Peru aims to lead the world’s natural color market
The sausages, meats, cheeses, jellies and even drinks that you consume contain, often, colorants that seek to improve the visual appeal of the product. Although the usual is to find that the colorants, used for this purpose, are of synthetic origin, more and more companies in the world that decide to use colorants of natural origin.
“In Peru, several types of these natural colorants are produced,” explains Elmer Lava, coordinator of the department of diverse manufactures of Promperú. “We produce the 95% of the cochineal carmine [in the world] for example,” he mentioned.
However, the cochineal carmine is followed by at least four more natural colorants in the race to position themselves in the food industry of the planet. If this is achieved, Peru could become the main supplier of natural colorants in the world, in a market that moves approximately USD $ 2,900 million annually. Even when the picture looks promising, its success abroad will depend on a number of factors.
The high concentration of carminic acid in cochineal has allowed Peru to have a privileged place abroad. Proof of this is the growth, in the last three years, of exports of this dye, which in 2015 amounted to a total of US $ 76.7 million. However, the problem with carmine is the instability in its prices that could scare off some interested industrial sectors.
“Before, carmine was used in the cosmetic sector, but this changed after a big price increase in 1985. From US $ 20 per kilo rose to US $ 130, which drove entrepreneurs away from this sector”, explains Daniel Nakamura, president of the Committee of Extracts and Natural Dyes of ÁDEX.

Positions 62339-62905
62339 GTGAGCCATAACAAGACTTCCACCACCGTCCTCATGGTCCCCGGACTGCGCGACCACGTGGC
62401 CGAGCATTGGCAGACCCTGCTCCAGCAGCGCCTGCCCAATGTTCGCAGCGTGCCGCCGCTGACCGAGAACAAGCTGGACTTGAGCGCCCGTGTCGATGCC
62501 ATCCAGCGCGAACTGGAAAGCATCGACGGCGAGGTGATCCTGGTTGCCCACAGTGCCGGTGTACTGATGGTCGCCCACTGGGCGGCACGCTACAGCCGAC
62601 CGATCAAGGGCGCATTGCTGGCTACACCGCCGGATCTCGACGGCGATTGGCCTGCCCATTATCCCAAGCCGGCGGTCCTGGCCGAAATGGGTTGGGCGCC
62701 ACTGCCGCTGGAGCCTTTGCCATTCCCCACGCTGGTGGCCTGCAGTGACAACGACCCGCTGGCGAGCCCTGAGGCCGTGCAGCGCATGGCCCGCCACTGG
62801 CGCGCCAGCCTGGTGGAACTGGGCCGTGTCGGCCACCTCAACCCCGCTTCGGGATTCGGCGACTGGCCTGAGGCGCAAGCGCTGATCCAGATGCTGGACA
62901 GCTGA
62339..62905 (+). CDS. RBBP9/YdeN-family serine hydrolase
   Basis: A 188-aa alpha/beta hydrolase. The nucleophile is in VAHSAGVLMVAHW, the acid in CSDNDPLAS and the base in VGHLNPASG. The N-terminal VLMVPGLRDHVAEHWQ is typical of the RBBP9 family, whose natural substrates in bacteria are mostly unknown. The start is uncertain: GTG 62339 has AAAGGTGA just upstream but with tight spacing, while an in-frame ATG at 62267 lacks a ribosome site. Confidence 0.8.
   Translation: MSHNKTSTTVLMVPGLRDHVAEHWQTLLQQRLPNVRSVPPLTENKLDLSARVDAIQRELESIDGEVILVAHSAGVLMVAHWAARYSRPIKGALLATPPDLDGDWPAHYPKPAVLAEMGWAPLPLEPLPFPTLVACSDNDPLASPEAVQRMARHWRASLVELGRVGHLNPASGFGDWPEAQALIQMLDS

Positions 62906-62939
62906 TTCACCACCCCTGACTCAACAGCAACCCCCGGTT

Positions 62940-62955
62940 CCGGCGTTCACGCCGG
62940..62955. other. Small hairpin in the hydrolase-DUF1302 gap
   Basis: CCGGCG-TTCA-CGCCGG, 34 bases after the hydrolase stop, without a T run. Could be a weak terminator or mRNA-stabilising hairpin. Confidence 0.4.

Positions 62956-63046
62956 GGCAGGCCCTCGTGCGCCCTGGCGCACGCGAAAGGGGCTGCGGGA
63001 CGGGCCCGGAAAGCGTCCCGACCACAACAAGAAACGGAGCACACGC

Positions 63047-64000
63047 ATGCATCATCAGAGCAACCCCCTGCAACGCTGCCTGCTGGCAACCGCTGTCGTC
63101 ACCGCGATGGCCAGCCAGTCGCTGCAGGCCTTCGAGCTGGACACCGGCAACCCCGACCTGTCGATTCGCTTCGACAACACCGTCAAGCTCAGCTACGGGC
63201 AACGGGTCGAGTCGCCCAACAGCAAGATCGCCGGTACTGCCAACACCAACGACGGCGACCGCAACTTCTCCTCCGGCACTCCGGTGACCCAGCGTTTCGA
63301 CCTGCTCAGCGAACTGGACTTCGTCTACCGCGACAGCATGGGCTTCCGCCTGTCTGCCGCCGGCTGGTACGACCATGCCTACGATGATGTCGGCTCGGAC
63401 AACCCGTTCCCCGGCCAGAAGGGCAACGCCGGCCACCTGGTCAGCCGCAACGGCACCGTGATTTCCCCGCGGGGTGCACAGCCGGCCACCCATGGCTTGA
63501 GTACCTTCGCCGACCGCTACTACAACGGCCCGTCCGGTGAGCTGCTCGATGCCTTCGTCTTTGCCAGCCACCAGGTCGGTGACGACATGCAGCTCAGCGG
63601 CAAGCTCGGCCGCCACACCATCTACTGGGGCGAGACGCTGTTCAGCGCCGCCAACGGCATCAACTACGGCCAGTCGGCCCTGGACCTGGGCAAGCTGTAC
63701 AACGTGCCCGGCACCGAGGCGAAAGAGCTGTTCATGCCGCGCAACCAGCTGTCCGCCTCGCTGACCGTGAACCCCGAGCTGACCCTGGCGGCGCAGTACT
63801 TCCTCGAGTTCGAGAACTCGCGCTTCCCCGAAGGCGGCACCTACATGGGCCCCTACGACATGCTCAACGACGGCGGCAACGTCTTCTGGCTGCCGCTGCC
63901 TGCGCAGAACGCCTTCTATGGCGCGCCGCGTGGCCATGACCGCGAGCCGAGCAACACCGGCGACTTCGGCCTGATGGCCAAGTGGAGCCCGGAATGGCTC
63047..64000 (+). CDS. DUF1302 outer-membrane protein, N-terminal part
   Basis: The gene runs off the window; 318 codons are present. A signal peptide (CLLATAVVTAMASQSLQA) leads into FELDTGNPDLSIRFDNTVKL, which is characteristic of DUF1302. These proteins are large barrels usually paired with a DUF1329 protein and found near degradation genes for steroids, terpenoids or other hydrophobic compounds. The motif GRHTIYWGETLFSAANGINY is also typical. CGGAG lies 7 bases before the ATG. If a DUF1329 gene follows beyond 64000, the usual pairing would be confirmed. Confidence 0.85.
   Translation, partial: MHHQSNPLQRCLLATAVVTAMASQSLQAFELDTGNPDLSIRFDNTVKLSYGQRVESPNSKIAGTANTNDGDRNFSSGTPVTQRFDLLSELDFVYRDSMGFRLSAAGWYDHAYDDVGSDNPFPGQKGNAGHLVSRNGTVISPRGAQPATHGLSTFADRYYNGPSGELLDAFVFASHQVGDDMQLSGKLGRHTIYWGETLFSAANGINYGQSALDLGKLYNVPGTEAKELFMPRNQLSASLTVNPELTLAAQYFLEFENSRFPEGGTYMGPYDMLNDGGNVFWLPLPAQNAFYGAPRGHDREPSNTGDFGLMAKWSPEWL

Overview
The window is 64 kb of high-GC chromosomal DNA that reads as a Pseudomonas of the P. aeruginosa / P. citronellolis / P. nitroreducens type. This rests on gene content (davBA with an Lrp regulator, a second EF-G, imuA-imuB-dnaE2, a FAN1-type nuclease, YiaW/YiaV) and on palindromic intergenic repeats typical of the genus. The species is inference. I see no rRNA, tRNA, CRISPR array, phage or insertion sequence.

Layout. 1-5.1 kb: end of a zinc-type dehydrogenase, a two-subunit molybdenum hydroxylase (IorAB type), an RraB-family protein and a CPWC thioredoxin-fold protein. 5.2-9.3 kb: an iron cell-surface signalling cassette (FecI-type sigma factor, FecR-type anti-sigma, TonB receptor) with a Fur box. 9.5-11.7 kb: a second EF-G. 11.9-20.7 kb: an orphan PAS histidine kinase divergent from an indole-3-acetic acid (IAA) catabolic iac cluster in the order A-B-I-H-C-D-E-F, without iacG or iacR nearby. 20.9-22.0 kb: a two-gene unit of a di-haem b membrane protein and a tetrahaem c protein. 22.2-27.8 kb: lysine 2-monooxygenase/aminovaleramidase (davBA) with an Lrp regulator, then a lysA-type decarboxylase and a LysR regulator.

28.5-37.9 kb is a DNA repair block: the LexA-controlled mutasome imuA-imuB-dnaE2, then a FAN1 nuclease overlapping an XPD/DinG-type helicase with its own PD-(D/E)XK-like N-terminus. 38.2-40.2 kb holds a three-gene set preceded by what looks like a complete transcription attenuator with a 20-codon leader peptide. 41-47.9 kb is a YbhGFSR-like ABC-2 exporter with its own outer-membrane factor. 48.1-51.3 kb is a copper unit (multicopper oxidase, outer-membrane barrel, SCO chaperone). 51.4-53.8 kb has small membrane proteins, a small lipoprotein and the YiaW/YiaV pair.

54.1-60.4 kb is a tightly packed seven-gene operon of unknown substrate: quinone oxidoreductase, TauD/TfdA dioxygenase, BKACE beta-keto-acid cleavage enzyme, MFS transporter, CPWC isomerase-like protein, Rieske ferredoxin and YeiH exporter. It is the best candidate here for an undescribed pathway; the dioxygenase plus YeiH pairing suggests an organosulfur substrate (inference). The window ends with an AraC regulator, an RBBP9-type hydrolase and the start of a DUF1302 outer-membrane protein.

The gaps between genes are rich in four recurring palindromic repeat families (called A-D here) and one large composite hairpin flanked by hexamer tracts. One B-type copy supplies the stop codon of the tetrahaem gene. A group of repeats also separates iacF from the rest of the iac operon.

On the other hand, for Carlos Sarmiento, general manager of Pronex, an exporter of cochineal carmine, the problem has to do with the little stability in the cultivation of tunales, cochineal habitat.
“During 2013 and 2014, many farmers preferred to grow quinoa. Now that the prices have gone up for the cochineal they want to cultivate it again, but that delays, “says the executive.
The solution for ÁDEX is to diversify the uses of the production of the prickly pear with the aim of making it a culture of constant presence. For this, it is necessary to achieve improvements in the fruit to make it more attractive for the foreign market. The objective for ÁDEX is that, once these crops are stabilized, and with this the prices of cochineal, the entrance to other sectors such as cosmetics is easier.
Although Peruvian cochineal enjoys a quality that has made it almost unique in the international market, the same does not occur with other colorants such as achiote and its derivatives. The reason? The concentration given by the orange hue is not as consistent as that of achiote from other countries.
“While the seed of our achiote has a concentration of bixin of 3%, that of the Brazilian seed has a 6%, which makes it more demanded,” says Daniel Nakamura.
To overcome this problem, the exporters of natural colorants grouped in ÁDEX have been developing an agreement with the National Institute of Agrarian Innovation (INIA) to obtain financing and improve achiote seed.
“At first, the idea was to import the seed, but the process was very complicated. The objective now is to send our technicians to do an internship at Embrapa (institute similar to INIA). With this knowledge, the next step is the genetic improvement of the seed that would involve an investment of US $ 3 million, “explains Nakamura.